Boddicker still can deliver with the best of them

On baseball

September 18, 1990|By Jim Henneman

Mike Boddicker might not know where he'll be next year, but he knows where he's pitching now -- in a pennant race. It's the kind of atmosphere he relishes.

"It's fun," said the master of deception. "It's good for everybody -- us and the fans."

The Orioles can remember, though it takes some memory searching, because it was only a year ago that they were in the same spot the Boston Red Sox currently occupy -- trying to hold off (or catch) the Toronto Blue Jays.

Last night it was up to Boddicker to keep the Red Sox competitive until Ben McDonald's control unraveled to the tune of five runs. He did it the usual way, with a routine only a handful of pitchers can even visualize.

This is a guy who seems to invent pitches and release points as he goes along. He has a trademark on the "fosh ball," more deliveries than a neighborhood pizza parlor, and the imagination to pull everything together.

Boddicker only smiled, probably to conceal a laugh, when asked if his best pitch of the night was the last one he threw. It was something between a sidearm and underhand breaking ball that caught Cal Ripken looking at a disputed third strike to end the sixth inning with a runner on base and Boston leading 5-3.

"That was my Dan Quisenberry slider," Boddicker said of the pitch that almost defied gravity as it floated toward the plate. "It was a borderline pitch, but it was a nice out."

Especially since Boddicker knew he'd reached his limit. He didn't return for the seventh inning, giving way to Larry Anderson and Jeff Gray, who finished off the untidy win that broke Boston's four-game losing streak.

"I knew that was it," said Boddicker. "Actually, I was surprised to pitch to him [Ripken]."

Probably not as surprised as Ripken, when he saw the pitch that ended the inning. "It just popped into my head," Boddicker said when asked what made him throw the pitch.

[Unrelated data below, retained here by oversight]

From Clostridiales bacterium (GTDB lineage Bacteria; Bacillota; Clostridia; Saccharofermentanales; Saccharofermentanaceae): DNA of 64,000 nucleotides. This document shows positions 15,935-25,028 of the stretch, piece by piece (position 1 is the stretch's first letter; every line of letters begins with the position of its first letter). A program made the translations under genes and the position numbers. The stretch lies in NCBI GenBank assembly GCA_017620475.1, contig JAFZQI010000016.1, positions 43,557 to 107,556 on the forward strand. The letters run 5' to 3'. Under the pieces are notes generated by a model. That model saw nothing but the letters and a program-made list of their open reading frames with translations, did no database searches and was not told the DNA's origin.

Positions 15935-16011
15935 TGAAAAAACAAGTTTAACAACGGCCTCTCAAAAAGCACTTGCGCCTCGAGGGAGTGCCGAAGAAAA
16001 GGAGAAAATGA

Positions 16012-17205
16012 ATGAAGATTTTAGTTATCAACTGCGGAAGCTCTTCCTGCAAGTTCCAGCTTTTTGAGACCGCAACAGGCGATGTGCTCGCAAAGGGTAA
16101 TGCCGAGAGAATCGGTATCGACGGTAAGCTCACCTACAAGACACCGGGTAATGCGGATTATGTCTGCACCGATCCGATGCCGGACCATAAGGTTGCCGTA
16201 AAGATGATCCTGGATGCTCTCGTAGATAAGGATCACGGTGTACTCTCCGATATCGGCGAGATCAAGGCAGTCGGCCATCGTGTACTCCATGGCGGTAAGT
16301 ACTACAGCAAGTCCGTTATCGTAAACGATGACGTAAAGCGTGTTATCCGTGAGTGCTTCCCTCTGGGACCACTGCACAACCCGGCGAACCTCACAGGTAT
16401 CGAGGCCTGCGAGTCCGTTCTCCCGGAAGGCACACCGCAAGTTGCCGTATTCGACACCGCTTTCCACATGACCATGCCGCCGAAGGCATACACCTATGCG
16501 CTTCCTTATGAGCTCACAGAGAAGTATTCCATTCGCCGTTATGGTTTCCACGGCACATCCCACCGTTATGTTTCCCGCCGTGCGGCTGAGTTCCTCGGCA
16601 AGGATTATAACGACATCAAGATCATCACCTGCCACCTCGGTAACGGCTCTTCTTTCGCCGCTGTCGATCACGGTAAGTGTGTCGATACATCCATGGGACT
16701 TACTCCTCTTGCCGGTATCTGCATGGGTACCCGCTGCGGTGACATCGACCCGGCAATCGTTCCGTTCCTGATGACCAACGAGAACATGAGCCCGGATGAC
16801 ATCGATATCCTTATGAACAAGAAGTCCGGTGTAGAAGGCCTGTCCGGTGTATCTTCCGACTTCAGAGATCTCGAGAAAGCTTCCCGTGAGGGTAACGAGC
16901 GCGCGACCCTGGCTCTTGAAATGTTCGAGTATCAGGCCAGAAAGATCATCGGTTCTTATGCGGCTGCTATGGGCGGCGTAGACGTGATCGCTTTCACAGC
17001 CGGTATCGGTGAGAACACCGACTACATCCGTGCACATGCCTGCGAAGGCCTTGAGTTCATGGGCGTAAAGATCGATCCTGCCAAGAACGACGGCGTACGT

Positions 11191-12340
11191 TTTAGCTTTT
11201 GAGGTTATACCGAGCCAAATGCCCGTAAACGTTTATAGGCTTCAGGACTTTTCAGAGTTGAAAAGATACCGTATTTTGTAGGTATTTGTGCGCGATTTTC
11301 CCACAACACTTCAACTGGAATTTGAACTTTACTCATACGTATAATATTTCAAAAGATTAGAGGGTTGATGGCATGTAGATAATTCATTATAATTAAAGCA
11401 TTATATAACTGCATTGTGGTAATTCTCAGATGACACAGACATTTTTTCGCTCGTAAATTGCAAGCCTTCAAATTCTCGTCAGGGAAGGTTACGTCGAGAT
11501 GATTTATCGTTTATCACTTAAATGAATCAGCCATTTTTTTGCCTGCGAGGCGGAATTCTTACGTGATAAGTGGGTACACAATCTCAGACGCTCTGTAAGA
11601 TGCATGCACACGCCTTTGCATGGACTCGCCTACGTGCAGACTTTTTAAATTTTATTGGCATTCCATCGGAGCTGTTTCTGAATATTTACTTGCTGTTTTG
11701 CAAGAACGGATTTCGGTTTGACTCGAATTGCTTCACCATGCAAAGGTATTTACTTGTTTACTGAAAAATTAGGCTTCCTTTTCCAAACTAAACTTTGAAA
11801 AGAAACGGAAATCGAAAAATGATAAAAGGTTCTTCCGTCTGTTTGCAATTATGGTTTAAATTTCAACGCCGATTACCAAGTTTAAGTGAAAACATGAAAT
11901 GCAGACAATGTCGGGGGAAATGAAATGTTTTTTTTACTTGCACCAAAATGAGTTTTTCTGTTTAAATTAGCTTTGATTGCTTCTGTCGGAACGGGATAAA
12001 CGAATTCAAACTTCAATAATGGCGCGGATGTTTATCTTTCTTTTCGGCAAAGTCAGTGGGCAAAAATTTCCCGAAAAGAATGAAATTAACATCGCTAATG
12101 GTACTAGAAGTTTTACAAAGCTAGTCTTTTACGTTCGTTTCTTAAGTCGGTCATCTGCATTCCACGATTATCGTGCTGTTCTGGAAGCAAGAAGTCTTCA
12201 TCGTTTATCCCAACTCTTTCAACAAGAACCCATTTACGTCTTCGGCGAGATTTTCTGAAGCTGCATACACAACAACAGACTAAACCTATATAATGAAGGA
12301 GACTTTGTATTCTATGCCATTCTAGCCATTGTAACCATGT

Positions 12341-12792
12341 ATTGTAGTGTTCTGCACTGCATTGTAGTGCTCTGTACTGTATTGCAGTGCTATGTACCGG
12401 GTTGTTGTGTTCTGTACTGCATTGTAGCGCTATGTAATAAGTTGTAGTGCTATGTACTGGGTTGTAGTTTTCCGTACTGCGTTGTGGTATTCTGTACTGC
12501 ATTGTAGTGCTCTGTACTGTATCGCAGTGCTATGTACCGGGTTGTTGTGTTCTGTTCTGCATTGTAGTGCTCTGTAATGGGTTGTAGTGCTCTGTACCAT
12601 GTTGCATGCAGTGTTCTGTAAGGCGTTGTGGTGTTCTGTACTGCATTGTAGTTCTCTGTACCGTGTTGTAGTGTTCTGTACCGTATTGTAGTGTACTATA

"I just said to myself, 'Junior's never seen this one, so let's give it a try.' He was fouling off everything I threw him -- curveballs away, fastballs inside. I was afraid if I just laid one in there he'd hit it.

"I don't care what anybody says about the year he's having, Cal can go up and hammer you," said Boddicker. "He's the guy who scares you. I wasn't going to let him beat me."

Boddicker (16-8), who won 10 in a row earlier in the year, has won five straight (over six starts) and has stepped up as a stopper with Roger Clemens on the sideline. But he downplayed his role, the fact that he's second to Clemens with 208 2/3 innings pitched, and even his performance last night (seven hits, three runs in six innings).

"I'm supposed to do that, it's what I get paid for," said Boddicker, who now leads the Red Sox with 31 starts. "They scored some runs for me, and the bullpen was the key. It wasn't a pretty performance -- I was mediocre at best out there.

"Other guys pitched as good or better than I did in Chicago and we came out with four losses. We didn't score a lot of runs, but we didn't play real bad. They [the White Sox] just 'dorked' us to death. They got some ugly runs. Greg Harris pitched a great game and gave up five runs -- but it happens. It's happened to me, it's happened to everybody. You just have to let them know they pitched a good game."

What the Red Sox went through over the weekend -- finding a way to lose -- is what the Orioles have been going through most of the season -- especially in recent weeks. But Boddicker can't see, or at least won't admit, the difference between this club and the one that chased Toronto until the next to last day of the season a year ago.

"That's baseball," he said, "Teams slide from one year to the next. I was over there when it was a lot worse than this. And if you go back to spring training, you wouldn't find many people who thought we'd be where we are today. They underestimated a lot of people."

Boddicker was with the Orioles when they lost 21 straight to start the 1988 season, and was traded near the end of the year at least partially because of his impending free agency.

Now, three years later, free agency is a possibility after this season. Reportedly he and the Red Sox have agreed on length of a contract (three years), but are far apart when it comes to dollars. He would seem to fit the mold of a pitcher the Orioles have said they'd like to have -- a veteran who is a proven winner and could help their young staff.

Boddicker seemed skeptical of the possibility. "I don't think they'd make a bid [if he were a free agent]," he said. "I don't think they could [after having traded him in the midst of a rebuilding program].

"But I really don't know. I don't know what's going to happen, I don't know where I'll be," he said with a shrug.

Right now, Mike Boddicker is right where he wants to be -- in the middle of a pennant race. For now, having fun in September is enough.

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